Macellicephala brenesorum

Neal, Lenka, Brasier, Madeleine J. & Wiklund, Helena, 2018, Six new species of Macellicephala (Annelida: Polynoidae) from the Southern Ocean and south Atlantic with re-description of type species, Zootaxa 4455 (1), pp. 1-34: 20-22

publication ID

https://doi.org/10.11646/zootaxa.4455.1.1

publication LSID

lsid:zoobank.org:pub:70E92EDF-E11B-40A7-9573-0AC9F10E623E

persistent identifier

http://treatment.plazi.org/id/03BDA104-A335-6948-FF64-FAF5FF582339

treatment provided by

Plazi

scientific name

Macellicephala brenesorum
status

sp. nov.

Macellicephala brenesorum  sp. nov.

( Figure 2EView FIGURE 2 and Figure 11View FIGURE 11, 12View FIGURE 12; Table 2.)

Macellicephala  sp. B in Neal et al. (2017) [record].

Material examined. Holotype, NHMUK.2018.830, Pine Island Bay , Amundsen Sea, Southern Ocean, cruise JR 179, station BIO5View Materials -EBS-1A, collected on 09/03/2008, epibenthic sledge epi-net, 74°7' 6''S, 105°50'16 W, 1478 m depth. 

Description (based on holotype). Medium sized species; holotype complete specimen in a reasonably good condition, 12 mm long, 1.7 mm wide excluding parapodia and 5 mm wide including parapodia, 18 segments (segment 1 = tentacular segment); body dorsoventrally flattened, tapering anteriorly and posteriorly; live specimen not observed; dorsum and everted proboscis purple in alcohol ( Fig. 11AView FIGURE 11), rest of integument pale yellow ( Fig. 11BView FIGURE 11).

Prostomium bilobed with moderately wide and deep median notch; prostomial lobes slightly pronounced, anteriorly tapering ( Figs. 2EView FIGURE 2 and 11CView FIGURE 11). Frontal filaments distinct, slender, slightly enlarged basally, distally tapering ( Figs. 2EView FIGURE 2 and 11CView FIGURE 11). Eyes absent. Facial tubercle trilobed, composed of three inflated squarish lobes, with median lobe slightly larger than lateral lobes ( Figs. 2EView FIGURE 2 and 11CView FIGURE 11). Ceratophore of median antenna prominent, elongated, cylindrical, inserted medially on prostomium (near the base of anterior notch) ( Figs. 2EView FIGURE 2 and 11CView FIGURE 11); style of median antenna very long (extending to segment 9), smooth and slender. Palps thick, smooth, tapering into slender tips; relatively short (extending to the beginning of segment 6).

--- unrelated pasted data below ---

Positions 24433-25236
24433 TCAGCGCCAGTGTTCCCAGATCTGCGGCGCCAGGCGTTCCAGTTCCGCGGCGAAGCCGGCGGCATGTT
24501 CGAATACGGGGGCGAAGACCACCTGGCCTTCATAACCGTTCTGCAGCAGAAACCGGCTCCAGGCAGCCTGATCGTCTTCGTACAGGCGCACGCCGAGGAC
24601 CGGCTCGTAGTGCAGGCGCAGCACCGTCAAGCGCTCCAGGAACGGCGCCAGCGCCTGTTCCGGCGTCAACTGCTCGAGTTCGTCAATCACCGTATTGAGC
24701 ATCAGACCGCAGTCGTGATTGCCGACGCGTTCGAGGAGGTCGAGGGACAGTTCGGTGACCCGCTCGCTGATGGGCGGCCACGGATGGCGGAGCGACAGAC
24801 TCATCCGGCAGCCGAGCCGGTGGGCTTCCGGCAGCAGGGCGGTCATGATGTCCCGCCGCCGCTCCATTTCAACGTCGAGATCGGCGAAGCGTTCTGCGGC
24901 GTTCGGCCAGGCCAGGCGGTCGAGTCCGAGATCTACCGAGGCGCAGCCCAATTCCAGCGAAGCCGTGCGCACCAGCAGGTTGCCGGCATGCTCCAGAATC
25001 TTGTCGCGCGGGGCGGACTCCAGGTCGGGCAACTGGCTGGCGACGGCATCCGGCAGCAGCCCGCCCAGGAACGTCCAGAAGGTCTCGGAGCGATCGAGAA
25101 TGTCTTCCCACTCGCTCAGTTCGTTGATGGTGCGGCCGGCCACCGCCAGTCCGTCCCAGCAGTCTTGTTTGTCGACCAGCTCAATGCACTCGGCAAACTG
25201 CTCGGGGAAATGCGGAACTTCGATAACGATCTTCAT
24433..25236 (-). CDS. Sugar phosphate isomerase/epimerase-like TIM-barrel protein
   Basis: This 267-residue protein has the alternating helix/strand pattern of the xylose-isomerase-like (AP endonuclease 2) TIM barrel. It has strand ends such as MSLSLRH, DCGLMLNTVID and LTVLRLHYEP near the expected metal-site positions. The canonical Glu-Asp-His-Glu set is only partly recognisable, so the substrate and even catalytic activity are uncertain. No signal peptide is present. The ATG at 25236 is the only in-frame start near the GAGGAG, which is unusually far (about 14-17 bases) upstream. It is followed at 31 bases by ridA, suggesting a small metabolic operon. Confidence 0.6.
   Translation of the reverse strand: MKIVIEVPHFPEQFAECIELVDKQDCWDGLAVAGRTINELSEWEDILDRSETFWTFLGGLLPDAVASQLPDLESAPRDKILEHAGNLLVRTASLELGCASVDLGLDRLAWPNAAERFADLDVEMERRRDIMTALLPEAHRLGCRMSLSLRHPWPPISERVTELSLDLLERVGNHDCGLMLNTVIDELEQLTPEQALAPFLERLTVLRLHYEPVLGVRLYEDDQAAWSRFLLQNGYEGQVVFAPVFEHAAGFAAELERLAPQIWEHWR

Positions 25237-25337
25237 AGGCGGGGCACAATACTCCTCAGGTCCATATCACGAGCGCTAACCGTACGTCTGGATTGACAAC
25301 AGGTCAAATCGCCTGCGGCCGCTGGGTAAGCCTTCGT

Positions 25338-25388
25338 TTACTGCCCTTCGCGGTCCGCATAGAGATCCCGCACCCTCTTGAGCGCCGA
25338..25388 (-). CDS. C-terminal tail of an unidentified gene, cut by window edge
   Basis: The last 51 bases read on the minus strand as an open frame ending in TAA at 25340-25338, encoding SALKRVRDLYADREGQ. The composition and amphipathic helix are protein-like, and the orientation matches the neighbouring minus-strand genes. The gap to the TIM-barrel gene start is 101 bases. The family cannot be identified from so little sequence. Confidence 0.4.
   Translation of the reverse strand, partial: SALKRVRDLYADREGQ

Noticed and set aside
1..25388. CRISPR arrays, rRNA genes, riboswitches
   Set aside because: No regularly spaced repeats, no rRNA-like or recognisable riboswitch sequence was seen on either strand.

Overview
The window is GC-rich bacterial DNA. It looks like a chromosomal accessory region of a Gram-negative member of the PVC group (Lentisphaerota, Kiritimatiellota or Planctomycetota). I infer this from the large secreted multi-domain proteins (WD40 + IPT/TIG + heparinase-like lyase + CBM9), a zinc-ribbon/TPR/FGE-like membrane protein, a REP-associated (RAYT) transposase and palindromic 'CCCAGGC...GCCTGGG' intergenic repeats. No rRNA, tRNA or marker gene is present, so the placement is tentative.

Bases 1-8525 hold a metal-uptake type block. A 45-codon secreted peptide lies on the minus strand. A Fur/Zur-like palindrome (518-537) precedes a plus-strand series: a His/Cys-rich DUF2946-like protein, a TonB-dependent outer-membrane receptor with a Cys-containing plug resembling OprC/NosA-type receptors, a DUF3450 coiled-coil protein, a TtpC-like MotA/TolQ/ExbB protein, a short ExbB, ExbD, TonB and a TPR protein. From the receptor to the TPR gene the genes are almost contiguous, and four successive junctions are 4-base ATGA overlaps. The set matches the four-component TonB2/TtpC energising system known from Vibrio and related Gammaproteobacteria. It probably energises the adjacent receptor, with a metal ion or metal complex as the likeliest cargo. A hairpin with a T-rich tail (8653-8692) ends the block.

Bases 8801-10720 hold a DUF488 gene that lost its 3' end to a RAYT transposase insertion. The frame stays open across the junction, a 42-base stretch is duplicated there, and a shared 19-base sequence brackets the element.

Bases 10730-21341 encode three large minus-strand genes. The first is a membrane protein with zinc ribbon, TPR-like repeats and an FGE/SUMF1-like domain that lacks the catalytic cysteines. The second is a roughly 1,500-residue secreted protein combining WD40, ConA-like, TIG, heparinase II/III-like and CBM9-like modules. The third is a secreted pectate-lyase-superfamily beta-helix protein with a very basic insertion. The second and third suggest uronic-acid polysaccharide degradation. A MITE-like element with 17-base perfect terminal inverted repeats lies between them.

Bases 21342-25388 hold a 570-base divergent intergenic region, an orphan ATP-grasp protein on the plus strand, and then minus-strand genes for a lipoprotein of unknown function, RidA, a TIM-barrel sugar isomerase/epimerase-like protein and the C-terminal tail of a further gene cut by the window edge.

Tentaculophores large ( Figs. 2EView FIGURE 2 and 11CView FIGURE 11), cylindrical, equal-sized, inserted laterally to prostomium, achaetous; styles still attached on left side only, long, slender, smooth, similar in form, but shorter in length than style of median antenna (about 3/4 for dorsal tentacular cirrus and ½ for ventral cirrus), dorsal cirrus longer than ventral cirrus. Pharynx everted, with 9 pairs of equal-sized triangular papillae distally ( Fig. 11DView FIGURE 11); two pairs of dark amber coloured jaws with smooth margins. Second segment with elytrophores, biramous parapodia, chaetae and ventral cirri.

Nine pairs of prominent, bulbous elytrophores, on segments 2, 4, 5, 7, 9, 11, 13, 15 and 17; all elytra missing.